•  “Volusia County has a robust pretrial release program.”              
  • “It’s (the Volusia pretrial program) looked to release suspects with non-violent offenses, monitoring them until their court date, saving the county $60 per day. “
  • “Volusia County estimates it saves about $3 million a year through its use of pretrial release.”

Heath reached this bizarre conclusion: “If pretrial release is so effective in Volusia why do more than half of the counties in Florida not have the same program?”

Here are a few questions for Heath that I would love to see answered:

  • Is killing a 10-year-old girl while driving drunk considered a “non-violent” offense?
  • Since Greg Dodge was out on a private bond, didn’t the bonding agency also save the county $60 per day? How much did the bail agent charge the county for those savings? Do you think a defendant with nothing at risk would voluntarily appear when he is facing a sentence of decades in prison?

Here are some facts that Heath somehow missed: according to their own records, Volusia County’s pretrial release program released 4,089 defendants in 2013. The budget for this program was $1,317,422, which comes out to a cost to the taxpayers of approximately $322 per released defendant. According to the program’s own records, 31% of the defendants released to their program were also released on private bonds. Of course the bail agents did not charge taxpayers anything to affect these 1,268 releases. Every single defendant who was released on bond (How many were there, Mr. Heath?) saved Volusia county over $60 per day, at no cost to the taxpayers.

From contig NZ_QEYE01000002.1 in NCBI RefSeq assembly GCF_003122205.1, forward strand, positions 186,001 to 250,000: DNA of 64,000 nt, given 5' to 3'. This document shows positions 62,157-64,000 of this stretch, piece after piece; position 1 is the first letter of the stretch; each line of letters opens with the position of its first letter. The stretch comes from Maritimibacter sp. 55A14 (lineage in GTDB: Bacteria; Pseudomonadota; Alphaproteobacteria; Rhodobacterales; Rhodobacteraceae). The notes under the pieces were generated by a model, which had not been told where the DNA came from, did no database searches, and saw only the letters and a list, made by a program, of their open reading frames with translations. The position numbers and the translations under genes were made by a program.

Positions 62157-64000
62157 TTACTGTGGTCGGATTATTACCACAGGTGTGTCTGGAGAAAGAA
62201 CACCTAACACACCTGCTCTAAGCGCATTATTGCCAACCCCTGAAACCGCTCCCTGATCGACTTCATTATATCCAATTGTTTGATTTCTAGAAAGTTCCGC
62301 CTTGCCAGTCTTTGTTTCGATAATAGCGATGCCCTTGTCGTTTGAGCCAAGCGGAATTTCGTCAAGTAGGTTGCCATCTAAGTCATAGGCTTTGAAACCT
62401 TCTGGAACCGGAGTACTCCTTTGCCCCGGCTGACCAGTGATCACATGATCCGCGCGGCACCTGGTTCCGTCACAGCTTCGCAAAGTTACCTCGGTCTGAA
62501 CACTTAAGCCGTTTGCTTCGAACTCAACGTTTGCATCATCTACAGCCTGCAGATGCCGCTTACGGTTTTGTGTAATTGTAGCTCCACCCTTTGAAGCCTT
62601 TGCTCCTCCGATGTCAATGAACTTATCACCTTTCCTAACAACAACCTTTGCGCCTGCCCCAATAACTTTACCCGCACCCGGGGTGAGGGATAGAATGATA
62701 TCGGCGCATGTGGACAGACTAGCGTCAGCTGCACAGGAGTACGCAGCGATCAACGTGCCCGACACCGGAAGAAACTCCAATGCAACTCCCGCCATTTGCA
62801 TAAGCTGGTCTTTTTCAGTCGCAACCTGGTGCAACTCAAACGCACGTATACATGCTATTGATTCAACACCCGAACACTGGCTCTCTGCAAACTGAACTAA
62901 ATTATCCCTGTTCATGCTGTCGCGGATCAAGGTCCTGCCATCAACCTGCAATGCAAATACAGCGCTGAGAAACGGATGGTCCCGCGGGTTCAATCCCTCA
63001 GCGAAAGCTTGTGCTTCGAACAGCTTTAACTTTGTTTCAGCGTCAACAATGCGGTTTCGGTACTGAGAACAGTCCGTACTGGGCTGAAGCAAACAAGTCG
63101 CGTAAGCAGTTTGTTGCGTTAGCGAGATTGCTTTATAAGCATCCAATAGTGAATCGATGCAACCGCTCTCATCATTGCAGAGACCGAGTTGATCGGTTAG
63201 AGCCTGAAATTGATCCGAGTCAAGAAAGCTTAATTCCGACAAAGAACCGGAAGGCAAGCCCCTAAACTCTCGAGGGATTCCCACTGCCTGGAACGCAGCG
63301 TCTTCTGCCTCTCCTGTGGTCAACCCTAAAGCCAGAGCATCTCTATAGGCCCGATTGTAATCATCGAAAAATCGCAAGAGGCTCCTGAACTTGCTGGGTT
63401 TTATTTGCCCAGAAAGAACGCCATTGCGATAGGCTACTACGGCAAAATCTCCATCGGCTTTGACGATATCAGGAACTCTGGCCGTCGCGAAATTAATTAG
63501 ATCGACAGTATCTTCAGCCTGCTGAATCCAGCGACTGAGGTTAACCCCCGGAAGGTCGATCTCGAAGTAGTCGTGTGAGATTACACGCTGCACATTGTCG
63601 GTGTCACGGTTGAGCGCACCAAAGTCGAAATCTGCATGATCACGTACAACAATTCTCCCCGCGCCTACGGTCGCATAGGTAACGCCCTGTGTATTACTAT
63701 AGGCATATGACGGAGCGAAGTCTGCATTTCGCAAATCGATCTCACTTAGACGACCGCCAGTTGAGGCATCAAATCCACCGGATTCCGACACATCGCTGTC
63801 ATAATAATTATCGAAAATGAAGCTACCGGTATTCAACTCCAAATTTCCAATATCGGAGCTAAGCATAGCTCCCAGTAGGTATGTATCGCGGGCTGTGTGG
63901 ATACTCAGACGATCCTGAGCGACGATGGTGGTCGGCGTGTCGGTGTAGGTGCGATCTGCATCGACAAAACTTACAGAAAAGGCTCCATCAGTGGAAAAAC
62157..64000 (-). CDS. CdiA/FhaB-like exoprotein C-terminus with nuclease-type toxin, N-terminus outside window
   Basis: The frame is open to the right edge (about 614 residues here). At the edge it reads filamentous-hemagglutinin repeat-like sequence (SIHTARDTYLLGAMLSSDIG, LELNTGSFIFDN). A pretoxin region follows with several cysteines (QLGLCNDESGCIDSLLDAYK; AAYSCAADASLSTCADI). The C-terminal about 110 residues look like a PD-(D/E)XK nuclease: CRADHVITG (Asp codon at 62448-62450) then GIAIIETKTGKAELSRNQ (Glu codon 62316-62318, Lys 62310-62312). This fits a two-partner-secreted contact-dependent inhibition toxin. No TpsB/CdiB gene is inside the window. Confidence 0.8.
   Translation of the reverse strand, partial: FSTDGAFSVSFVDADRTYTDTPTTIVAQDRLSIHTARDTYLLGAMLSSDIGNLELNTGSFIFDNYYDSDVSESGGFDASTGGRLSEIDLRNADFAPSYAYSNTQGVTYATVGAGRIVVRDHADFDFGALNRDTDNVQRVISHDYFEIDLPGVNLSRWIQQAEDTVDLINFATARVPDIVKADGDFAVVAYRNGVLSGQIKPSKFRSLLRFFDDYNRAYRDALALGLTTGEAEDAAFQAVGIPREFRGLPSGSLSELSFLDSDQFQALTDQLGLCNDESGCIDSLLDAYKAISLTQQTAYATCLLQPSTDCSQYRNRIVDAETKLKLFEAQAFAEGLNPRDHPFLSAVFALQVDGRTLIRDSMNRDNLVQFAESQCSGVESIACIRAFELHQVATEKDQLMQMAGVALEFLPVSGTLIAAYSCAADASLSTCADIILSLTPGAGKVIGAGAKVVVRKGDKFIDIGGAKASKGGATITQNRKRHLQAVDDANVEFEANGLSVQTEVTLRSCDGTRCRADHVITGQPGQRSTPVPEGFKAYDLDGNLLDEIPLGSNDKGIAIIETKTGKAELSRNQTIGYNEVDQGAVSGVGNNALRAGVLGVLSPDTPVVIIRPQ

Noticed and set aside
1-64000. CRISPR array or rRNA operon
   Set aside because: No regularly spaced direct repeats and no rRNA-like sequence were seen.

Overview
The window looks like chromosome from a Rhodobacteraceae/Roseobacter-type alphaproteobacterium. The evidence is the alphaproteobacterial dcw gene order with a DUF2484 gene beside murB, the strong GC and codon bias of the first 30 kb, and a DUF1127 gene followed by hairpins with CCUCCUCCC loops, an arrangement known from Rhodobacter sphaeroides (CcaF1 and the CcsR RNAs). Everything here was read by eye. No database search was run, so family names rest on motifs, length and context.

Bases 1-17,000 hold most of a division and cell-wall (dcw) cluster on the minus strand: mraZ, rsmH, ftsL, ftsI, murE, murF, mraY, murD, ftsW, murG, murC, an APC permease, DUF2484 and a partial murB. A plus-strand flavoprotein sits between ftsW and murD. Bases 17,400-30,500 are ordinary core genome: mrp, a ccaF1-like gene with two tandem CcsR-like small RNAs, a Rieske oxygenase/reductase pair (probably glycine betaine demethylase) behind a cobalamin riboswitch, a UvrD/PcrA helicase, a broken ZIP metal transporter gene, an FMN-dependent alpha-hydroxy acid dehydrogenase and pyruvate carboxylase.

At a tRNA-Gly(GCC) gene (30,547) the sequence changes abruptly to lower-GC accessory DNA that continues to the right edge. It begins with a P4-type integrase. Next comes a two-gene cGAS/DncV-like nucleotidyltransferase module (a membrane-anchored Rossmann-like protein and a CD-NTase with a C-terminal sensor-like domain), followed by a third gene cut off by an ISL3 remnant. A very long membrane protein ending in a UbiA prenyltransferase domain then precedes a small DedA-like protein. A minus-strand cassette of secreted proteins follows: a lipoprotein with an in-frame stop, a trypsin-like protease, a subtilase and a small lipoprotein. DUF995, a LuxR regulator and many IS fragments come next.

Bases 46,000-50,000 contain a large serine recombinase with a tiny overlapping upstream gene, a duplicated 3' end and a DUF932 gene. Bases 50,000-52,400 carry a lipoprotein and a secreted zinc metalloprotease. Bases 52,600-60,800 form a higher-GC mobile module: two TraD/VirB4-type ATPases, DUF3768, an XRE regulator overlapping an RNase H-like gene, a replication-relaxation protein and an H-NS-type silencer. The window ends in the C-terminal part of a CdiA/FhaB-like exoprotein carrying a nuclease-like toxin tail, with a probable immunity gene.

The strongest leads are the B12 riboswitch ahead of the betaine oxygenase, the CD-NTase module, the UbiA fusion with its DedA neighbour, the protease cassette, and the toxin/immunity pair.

“While Volusia County hails its program as a success that saves taxpayers money while keeping people out of jail, state leaders have not been nearly as supportive of the program.”

Heath suggests that the reason these government programs are not expanding quickly enough is because bail agents have supposedly given a whopping $280,000 to Florida politicians since 2010. If true, this works out to $56,000 per year. Given that there are about 2,400 hard-working private taxpaying licensed bail agents in Florida, it works out to approximately a $23 donation per agent per year.  The pretrial program in Volusia County alone costs over $1.3 million annually.

Here are questions for anyone interested in actually conducting an investigation, as opposed to repeating what the government program lobbyist spoon feeds you: How many open felony bench warrants are there currently in Volusia County?  If all the people who are released to this program are so well “monitored” and “supervised” why the thousands of open warrants?

When a person on bond fails to appear, the bail agent apprehends the fugitive. If unsuccessful in returning the fugitive, the bail agent pays a substantial penalty for failures to appear. What happens when a person released to the program fails to appear?

Shame on Christopher Heath and Channel 9 in Orlando. Your story should have been about why are taxpayers posting bogus bail bonds for accused criminals?

If you’re looking for real reporting this week, try the Albuquerque Journal. The headline is slightly misleading but the reporting is real.  When a drunk driver fled, the only one interested in returning him to justice was the bondsman, who tracked down his man in a neighboring state and returned him to justice.

“We provide hundreds of jobs, pay millions in taxes, provide community safety and get people to court so justice can be done,” says Albuquerque bail bondsman Gerald Madrid, president of the Bail Bond Association of New Mexico and a member of a family with three generations in the bail business across the state.